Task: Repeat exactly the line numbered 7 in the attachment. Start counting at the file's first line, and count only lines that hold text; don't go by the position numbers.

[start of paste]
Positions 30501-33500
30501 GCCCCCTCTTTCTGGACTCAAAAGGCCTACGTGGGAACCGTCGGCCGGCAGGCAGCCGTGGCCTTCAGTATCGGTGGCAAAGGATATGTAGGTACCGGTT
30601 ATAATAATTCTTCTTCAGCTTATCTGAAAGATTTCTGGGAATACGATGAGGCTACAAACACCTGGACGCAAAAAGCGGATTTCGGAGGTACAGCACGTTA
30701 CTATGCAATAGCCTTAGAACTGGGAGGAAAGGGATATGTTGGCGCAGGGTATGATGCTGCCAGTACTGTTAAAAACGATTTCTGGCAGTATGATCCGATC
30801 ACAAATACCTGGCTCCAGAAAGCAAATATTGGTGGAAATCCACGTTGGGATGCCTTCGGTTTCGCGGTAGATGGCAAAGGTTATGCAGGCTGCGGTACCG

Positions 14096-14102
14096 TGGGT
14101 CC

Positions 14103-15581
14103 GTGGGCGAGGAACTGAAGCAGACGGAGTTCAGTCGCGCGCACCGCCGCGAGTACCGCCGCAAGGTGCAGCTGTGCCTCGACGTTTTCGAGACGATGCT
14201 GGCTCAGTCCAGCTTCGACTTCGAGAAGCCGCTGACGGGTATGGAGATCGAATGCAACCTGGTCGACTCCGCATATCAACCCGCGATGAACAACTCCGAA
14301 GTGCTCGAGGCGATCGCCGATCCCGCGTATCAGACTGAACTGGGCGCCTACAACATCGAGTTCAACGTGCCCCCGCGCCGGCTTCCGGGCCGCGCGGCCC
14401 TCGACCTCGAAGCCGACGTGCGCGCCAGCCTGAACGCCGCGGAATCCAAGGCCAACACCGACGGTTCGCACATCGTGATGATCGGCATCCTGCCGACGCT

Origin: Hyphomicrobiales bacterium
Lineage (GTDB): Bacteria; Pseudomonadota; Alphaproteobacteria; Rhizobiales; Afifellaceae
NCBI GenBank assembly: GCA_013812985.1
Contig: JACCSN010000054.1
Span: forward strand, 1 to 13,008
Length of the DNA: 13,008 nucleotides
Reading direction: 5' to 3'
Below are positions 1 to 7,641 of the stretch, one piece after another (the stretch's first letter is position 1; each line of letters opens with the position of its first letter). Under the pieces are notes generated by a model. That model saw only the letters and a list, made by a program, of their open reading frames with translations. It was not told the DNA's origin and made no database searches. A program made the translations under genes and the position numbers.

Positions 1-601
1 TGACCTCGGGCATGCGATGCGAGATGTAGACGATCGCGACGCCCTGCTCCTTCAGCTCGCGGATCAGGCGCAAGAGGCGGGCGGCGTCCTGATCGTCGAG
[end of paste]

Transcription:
14096 TGGGT